This task was a bit time consuming due to the outdated tutorial I referred to for learning RESTful API creation. As much as I remember, I had to do several modifications of mine to get the API to work, the major ones of them being:

  • Downgrading to good ‘ol Django version 1.10.
  • Installing the rest-framework-swagger v0.3.10 django module.
  • Installing the django-rest-framework v0.1.0 django module.
  • Adding fields='__all__' to the Serializers.

You might think as to why I did the downgrading, which is a correct point. I did so because the skeleton django project which I was using was configured according to the older django and django evolves pretty fast, trust me.

3. Vagrant 

Vagrant is a tool which allows the easy creation of VMs and also the installation of huge projects just by running a single file named Vagrantfile. As I’ve stated earlier, I have a really outdated PC. Vagrant requires VTI -x which my PC didn’t have. This fact really set me back big-time. Luckily I was able to do one Vagrant task using my college-returned brother’s laptop, but wasn’t able to do any other Vagrant tasks afterwards since he had returned to his college. I also tried searching for a way to use Vagrant without this feature but had no success. That’s why I had to leave a few Vagrant tasks. I also wanted to contribute to a repository by creating a Vagrantfile for it, but I was unable to do so since I wasn’t able to run Vagrant.


Aspects I didn’t Like: 

There aren’t really any aspects about GCI or OpenWISP that I don’t like. However I do have a few suggestions for OpenWISP:

1. Scarcity of Mentors 

I feel that there’s a scarcity of mentors in OpenWISP, and it’s a huge setback. It causes task reviewing delays. This is also very burdening for the mentors who have the responsibility of reviewing the tasks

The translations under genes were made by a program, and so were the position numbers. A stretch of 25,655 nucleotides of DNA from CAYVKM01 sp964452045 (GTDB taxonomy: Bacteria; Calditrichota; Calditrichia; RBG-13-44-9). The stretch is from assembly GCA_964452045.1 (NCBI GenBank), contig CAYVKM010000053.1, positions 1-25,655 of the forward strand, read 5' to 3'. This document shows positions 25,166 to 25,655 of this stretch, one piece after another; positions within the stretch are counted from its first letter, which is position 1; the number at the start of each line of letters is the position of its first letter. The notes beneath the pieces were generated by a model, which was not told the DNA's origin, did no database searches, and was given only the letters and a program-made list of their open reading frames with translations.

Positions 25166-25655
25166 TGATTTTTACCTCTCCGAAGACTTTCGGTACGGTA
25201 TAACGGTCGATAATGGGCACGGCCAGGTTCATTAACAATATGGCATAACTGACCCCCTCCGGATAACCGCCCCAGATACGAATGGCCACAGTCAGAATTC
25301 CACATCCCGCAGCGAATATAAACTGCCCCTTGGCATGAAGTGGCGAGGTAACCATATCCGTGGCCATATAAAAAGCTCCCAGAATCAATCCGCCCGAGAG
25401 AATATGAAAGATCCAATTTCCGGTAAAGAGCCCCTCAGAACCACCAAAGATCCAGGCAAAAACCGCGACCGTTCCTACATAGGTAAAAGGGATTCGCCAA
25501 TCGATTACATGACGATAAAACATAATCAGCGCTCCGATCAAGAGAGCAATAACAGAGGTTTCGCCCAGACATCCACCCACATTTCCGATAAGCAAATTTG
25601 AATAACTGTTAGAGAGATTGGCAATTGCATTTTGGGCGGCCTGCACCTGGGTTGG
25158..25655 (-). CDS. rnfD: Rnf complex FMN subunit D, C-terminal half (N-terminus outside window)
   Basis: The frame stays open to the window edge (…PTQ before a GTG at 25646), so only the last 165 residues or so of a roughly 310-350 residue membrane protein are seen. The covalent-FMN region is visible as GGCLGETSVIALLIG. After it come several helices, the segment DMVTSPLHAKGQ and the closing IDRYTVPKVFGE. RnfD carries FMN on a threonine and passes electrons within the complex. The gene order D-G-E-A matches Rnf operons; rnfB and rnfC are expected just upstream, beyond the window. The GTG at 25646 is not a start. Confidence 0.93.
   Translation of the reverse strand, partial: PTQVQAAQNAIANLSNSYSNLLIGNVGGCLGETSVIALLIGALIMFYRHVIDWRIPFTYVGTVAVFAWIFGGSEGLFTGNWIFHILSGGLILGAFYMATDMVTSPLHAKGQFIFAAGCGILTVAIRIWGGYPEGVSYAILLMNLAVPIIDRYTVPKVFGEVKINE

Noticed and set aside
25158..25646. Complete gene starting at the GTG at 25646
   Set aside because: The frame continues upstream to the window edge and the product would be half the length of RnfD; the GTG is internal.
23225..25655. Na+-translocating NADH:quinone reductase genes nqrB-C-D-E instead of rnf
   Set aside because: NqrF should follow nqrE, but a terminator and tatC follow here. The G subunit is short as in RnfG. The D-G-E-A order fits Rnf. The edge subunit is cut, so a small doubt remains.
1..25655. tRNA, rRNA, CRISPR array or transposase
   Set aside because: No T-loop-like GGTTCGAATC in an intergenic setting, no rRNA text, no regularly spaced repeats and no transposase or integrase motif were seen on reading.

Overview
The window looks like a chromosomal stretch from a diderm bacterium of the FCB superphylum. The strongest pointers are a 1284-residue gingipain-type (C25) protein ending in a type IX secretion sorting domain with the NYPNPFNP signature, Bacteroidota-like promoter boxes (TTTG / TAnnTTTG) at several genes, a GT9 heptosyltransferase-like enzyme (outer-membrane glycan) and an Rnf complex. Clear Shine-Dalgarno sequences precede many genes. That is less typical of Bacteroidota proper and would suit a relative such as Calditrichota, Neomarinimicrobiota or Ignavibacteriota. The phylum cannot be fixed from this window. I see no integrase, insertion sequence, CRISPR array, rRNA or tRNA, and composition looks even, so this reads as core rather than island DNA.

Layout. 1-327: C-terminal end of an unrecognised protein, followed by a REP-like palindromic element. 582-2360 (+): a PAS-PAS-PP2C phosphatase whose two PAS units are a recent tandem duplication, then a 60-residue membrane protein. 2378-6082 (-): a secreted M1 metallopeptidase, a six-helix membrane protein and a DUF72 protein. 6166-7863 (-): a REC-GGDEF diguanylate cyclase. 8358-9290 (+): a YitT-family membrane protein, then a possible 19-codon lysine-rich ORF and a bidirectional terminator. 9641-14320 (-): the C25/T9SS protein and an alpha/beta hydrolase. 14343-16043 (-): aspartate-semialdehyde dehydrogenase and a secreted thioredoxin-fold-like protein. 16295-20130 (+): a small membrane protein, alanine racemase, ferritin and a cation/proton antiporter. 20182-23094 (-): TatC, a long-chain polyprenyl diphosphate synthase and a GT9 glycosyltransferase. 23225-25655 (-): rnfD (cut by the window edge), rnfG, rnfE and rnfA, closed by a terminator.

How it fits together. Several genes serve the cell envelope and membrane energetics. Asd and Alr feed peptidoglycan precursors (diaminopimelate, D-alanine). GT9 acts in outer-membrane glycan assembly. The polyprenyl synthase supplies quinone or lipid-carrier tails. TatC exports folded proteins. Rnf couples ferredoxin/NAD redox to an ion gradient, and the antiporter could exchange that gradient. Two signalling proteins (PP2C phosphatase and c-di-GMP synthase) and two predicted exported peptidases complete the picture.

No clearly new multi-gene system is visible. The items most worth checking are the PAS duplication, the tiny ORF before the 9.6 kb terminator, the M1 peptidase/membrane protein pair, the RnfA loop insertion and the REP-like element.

2. Activity Time Slots of Mentors 

This suggestion actually supplements the above one in a way. Since most of the mentors belong to the same continent, therefore they are active only during one part of the day. This causes issues for someone in an incompatible time zone since he/she has to break his/her daily routine to reach the mentors.

3. Not all Mentors appear on Gitter 

I’ve noticed that not all mentors appear on Gitter to answer the queries of the participants, which isn’t a good sign. So increasing mentor participations in the discussion platforms(such as Gitter) would be a good start.


Ending Note 

Phew, I didn’t think that my write-up would be this huge, looks like I still have a long way to go as a writer. Anyways, I just wanted to say that I’m really, whole-heartedly thankful to Google Code-in as well as OpenWISP for increasing my skill-set significantly. I never would’ve thought that I’d be able to learn python, host my own website and all the stuff which I’ve learnt in these challenging yet fun forty days. I really appreciate the guidance OpenWISP provided since I was a mere beginner at everything when I had planned to enter Google Code-in, but now I’ve leveled up πŸ˜„. I’ve also made some great friends along the way with whom I love discussing programming-related stuff. I really hope that one day I’ll be able to improve my skills to that extent at which I’ll be able to contribute to OpenWISP as a mentor.

That’s all that I have to to say. Actually, no πŸ˜‰ ! I’d like to share a quote before that:

Everything seems difficult until and unless you give it a try.